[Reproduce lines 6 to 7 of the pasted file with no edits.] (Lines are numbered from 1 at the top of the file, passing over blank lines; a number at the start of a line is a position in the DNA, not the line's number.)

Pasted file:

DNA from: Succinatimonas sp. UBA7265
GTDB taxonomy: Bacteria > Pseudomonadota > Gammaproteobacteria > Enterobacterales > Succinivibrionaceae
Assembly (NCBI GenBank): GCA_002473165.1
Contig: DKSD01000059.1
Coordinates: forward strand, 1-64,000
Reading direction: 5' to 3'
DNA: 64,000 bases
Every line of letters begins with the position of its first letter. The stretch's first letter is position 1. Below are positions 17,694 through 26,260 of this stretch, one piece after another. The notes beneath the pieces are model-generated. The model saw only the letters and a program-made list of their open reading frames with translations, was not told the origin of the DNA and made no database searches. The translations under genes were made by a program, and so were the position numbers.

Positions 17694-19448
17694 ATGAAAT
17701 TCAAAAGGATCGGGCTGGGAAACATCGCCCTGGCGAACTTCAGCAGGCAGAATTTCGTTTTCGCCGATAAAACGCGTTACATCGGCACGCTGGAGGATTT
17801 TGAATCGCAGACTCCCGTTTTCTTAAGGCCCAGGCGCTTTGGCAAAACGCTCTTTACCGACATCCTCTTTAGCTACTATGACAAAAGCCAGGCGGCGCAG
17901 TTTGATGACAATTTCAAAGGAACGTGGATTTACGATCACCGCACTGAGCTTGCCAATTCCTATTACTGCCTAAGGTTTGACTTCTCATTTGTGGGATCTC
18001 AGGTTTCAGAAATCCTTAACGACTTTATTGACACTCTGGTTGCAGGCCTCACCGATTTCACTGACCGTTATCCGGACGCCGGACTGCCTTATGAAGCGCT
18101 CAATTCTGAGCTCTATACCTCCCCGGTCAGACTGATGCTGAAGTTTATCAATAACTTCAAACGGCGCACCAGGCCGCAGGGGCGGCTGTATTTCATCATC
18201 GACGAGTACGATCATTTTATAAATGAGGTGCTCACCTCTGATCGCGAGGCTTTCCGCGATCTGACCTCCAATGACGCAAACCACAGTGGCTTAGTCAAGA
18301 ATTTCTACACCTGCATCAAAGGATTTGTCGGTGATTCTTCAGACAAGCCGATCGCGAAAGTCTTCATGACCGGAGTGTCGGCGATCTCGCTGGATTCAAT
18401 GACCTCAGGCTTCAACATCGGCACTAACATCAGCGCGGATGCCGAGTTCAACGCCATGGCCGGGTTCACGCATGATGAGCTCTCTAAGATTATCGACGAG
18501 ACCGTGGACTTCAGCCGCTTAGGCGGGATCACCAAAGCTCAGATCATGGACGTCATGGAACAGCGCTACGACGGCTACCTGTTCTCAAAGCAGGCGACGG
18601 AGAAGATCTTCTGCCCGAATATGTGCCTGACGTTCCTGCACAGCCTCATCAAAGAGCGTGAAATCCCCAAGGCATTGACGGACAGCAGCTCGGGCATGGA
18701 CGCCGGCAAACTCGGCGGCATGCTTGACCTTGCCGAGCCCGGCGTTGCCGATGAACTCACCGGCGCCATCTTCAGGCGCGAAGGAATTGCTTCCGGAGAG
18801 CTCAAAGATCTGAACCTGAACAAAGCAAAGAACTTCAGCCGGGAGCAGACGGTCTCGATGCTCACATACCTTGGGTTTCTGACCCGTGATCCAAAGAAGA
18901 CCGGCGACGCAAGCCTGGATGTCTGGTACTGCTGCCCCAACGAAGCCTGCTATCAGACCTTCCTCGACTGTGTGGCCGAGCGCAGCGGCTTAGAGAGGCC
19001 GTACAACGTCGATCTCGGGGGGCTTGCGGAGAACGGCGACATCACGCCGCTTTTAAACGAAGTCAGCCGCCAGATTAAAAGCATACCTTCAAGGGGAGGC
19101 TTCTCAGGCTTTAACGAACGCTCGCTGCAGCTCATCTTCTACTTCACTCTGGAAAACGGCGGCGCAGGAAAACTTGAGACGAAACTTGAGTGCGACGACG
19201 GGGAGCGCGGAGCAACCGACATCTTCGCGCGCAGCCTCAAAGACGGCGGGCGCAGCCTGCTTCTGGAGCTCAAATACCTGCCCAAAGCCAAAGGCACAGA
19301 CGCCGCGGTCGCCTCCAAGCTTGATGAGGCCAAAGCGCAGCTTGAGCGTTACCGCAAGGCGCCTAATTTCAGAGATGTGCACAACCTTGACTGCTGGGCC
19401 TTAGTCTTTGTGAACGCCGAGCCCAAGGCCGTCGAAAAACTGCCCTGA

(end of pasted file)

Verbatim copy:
Reading direction: 5' to 3'
DNA: 64,000 bases